The Yankees were eliminated from October baseball this year by a better team. Better hitters, better pitchers, better management. But it’s ok. To borrow from a long ago New York team, There’s always next year.
I’ve gotten to the point in my one-way relationship with the Yankees that I am just grateful to see them playing in the Fall. Sure, I’d love for them to win the World Series every year. If not for the gratification of watching 162 games (plus playoffs), then at least to stand among the thousands as the team parades down Broadway.
But the thing is, I grew up in an era where the team I rooted for had the best record in baseball for a decade yet didn’t make the playoffs. Not once, not never, or so it seemed to a little kid who watched his friends’ team, the Mets, make the playoffs and win the World Series. I grew up in an era where No. 2 was Dale Berra. I grew up in an era where the owner of the club paid someone to dig dirt on a future Hall of Fame player.
Since 1996, the Yankees, we all know, have made the post season all but one year. They’ve won 5 rings. This magical turn of events was unfathomable to a 10-year-old in 1988. And this is important: Baseball is a child’s game, played by adults that make an obscene amount of money. Which is where the pressure and expectations come in. I get that. But at the same time, we should take a step back and appreciate that team we root for makes it to the playoffs and each year, for the last 16 years have had a shot at bringing home the gold. We watched future Hall of Famers start as kids and grow into New York City institutions. Watch the Yankees through the eyes of your childhood self and then get upset for them not winning the World Series. You can’t. (And if you’re a Yankee fan post-1996 and you don’t know what post-season futility is like, well, I’ve got nothing for you. Sorry.)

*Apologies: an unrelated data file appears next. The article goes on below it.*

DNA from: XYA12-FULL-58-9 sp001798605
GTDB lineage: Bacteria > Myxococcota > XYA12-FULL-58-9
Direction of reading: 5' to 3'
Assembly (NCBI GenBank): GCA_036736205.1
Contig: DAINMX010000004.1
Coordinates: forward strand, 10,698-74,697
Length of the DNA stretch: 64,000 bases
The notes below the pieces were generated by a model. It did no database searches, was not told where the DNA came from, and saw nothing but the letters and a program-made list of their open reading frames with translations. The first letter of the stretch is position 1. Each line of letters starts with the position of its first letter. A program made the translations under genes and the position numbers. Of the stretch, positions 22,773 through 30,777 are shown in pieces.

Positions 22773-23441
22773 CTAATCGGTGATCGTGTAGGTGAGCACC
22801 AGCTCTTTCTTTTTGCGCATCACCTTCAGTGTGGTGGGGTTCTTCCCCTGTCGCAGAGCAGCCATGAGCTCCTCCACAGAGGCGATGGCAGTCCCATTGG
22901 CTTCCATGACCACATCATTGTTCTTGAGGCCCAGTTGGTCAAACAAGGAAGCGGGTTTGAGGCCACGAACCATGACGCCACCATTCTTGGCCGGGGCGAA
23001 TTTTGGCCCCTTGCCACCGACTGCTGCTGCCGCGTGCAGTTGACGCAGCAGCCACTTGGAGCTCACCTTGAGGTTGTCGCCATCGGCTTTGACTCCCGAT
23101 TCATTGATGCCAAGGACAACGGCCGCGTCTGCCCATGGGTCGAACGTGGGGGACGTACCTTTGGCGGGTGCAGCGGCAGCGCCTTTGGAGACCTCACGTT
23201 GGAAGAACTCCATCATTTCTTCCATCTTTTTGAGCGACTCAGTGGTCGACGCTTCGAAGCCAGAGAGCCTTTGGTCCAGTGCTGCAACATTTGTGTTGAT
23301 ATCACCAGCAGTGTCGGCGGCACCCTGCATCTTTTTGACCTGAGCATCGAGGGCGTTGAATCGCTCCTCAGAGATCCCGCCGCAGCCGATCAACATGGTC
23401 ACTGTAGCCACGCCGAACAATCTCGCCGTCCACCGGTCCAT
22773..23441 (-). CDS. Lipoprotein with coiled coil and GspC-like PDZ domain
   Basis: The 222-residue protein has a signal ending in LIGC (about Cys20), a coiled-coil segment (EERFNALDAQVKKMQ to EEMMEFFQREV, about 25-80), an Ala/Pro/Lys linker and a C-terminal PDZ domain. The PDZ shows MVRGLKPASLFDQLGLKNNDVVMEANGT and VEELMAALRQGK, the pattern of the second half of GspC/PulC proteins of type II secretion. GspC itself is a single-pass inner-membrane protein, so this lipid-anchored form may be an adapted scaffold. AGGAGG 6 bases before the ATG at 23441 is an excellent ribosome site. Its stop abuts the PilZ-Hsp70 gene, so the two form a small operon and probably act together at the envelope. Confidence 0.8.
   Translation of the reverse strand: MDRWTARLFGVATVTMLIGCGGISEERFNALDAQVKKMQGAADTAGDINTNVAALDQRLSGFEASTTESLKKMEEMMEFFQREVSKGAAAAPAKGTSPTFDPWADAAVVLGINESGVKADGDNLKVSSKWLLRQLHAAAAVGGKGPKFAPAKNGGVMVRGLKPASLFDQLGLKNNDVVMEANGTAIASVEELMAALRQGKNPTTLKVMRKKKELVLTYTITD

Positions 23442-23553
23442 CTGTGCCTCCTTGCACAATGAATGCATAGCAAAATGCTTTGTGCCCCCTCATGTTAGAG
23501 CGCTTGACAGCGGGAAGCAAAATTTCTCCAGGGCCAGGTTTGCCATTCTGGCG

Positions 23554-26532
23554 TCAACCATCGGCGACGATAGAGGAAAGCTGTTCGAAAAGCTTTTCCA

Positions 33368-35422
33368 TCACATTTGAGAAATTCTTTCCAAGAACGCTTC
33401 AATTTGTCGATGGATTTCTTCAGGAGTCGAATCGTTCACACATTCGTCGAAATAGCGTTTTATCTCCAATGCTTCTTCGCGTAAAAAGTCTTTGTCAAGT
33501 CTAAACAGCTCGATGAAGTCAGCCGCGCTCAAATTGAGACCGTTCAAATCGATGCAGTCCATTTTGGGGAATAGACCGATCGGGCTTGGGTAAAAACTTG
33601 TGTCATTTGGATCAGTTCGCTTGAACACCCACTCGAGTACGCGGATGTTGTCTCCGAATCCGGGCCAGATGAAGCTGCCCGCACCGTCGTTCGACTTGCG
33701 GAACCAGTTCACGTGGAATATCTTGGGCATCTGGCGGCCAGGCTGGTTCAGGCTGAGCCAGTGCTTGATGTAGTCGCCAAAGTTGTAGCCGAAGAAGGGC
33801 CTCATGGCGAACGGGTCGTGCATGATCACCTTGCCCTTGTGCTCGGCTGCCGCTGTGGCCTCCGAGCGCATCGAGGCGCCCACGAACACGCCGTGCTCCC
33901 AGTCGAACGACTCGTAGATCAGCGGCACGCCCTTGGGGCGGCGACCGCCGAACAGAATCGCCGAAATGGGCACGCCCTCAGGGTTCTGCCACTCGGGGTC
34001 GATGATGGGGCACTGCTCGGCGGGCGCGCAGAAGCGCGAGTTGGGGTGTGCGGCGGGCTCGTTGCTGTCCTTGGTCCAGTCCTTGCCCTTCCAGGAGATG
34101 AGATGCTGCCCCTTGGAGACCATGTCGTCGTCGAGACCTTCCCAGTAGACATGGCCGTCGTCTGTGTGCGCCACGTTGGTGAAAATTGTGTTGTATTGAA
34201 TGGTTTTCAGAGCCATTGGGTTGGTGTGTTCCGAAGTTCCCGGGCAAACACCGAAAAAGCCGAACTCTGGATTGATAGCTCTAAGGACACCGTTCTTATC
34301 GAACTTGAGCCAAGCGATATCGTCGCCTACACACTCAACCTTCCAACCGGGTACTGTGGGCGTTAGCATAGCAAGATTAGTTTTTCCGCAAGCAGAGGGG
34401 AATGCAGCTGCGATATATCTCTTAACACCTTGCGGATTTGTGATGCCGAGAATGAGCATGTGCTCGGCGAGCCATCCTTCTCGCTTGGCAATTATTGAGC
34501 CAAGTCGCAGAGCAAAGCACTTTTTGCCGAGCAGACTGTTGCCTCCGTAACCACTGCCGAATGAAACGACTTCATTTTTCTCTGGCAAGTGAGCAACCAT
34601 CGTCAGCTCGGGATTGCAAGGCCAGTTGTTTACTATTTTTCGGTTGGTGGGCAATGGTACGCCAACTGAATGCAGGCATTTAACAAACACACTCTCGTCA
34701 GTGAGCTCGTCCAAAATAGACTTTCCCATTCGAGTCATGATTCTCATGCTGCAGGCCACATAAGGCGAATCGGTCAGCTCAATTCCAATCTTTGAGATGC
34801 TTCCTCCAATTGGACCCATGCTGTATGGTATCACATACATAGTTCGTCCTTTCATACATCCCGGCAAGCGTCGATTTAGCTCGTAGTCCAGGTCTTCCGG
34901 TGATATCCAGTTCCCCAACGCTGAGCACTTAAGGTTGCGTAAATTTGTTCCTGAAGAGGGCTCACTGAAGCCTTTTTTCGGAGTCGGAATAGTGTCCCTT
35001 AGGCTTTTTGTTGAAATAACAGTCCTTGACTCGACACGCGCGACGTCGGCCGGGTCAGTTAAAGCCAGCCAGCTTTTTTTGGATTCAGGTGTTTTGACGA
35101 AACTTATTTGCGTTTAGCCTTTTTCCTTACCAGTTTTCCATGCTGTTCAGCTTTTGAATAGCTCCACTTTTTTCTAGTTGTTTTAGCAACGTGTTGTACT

This season, the better team won. And Yankees fans, let’s face it, as the team gets older and other teams get better and more teams make the playoffs, there is a strong chance that the Yankees will hit a dry spell. Who knows how long it will last? No one predicted, in 1981 after a nice 6-year-run, that the Yanks wouldn’t make the playoffs for another 14 years. So appreciate what we have. I do, and the appreciation only runs deeper when October rolls into November and all I get to root for is the Jets.
Spring training starts in about four months.